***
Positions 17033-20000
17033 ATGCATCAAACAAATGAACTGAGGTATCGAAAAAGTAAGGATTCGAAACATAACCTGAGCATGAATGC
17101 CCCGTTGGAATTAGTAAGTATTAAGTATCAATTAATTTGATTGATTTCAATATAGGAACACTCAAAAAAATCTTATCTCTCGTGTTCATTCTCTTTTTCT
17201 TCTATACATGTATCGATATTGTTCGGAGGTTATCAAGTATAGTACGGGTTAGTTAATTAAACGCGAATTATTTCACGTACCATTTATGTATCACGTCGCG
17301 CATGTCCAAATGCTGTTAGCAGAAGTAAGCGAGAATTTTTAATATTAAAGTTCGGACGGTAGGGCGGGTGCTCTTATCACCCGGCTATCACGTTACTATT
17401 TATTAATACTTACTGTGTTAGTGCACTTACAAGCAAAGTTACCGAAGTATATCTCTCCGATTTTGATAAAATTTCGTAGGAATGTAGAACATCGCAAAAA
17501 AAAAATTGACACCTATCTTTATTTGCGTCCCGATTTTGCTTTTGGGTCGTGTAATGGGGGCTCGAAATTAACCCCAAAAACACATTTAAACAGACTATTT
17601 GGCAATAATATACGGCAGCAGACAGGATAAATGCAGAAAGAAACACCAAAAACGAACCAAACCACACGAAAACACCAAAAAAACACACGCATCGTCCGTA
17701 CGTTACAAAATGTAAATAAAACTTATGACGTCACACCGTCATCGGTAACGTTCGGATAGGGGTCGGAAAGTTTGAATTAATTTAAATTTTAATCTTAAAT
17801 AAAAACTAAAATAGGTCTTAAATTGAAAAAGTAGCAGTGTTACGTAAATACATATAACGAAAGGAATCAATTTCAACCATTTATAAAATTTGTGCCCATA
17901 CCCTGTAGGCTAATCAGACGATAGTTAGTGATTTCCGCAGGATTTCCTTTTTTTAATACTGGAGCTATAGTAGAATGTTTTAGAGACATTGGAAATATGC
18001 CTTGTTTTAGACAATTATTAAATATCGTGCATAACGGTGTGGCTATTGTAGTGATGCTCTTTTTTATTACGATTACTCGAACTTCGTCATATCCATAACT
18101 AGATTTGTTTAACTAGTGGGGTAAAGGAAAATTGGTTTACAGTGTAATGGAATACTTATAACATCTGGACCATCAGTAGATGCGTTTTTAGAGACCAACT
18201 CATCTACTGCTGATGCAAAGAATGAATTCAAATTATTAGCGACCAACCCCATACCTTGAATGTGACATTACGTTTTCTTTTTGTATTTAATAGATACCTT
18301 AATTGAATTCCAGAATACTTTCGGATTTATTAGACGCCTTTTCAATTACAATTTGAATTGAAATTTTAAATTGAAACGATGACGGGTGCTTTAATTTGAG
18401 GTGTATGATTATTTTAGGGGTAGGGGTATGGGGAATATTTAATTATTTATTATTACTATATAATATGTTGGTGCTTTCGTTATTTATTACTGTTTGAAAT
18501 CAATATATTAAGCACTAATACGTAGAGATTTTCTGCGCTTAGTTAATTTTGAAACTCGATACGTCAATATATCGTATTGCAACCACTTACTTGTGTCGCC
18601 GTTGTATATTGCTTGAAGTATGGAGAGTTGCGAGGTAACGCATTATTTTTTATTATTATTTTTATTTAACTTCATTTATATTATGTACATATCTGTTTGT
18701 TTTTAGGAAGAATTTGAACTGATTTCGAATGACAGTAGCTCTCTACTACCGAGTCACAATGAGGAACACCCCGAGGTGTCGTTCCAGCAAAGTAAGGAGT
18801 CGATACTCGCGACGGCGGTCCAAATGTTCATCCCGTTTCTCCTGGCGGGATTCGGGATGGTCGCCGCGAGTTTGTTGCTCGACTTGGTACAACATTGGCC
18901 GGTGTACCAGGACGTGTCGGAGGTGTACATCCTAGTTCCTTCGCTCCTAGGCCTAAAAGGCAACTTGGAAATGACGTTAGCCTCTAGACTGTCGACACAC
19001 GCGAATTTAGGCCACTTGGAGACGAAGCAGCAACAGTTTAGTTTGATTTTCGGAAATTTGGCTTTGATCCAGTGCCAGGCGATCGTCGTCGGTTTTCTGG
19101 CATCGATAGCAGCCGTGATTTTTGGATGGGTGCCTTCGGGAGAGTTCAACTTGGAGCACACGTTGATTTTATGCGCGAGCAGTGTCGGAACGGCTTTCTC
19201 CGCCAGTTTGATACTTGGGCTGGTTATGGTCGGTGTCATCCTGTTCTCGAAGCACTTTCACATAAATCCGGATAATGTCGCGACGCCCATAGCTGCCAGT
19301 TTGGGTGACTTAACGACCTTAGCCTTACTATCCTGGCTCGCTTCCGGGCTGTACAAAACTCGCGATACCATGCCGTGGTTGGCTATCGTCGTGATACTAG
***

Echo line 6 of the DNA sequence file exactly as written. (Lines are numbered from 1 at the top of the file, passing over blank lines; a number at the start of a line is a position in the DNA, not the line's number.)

17401 TATTAATACTTACTGTGTTAGTGCACTTACAAGCAAAGTTACCGAAGTATATCTCTCCGATTTTGATAAAATTTCGTAGGAATGTAGAACATCGCAAAAA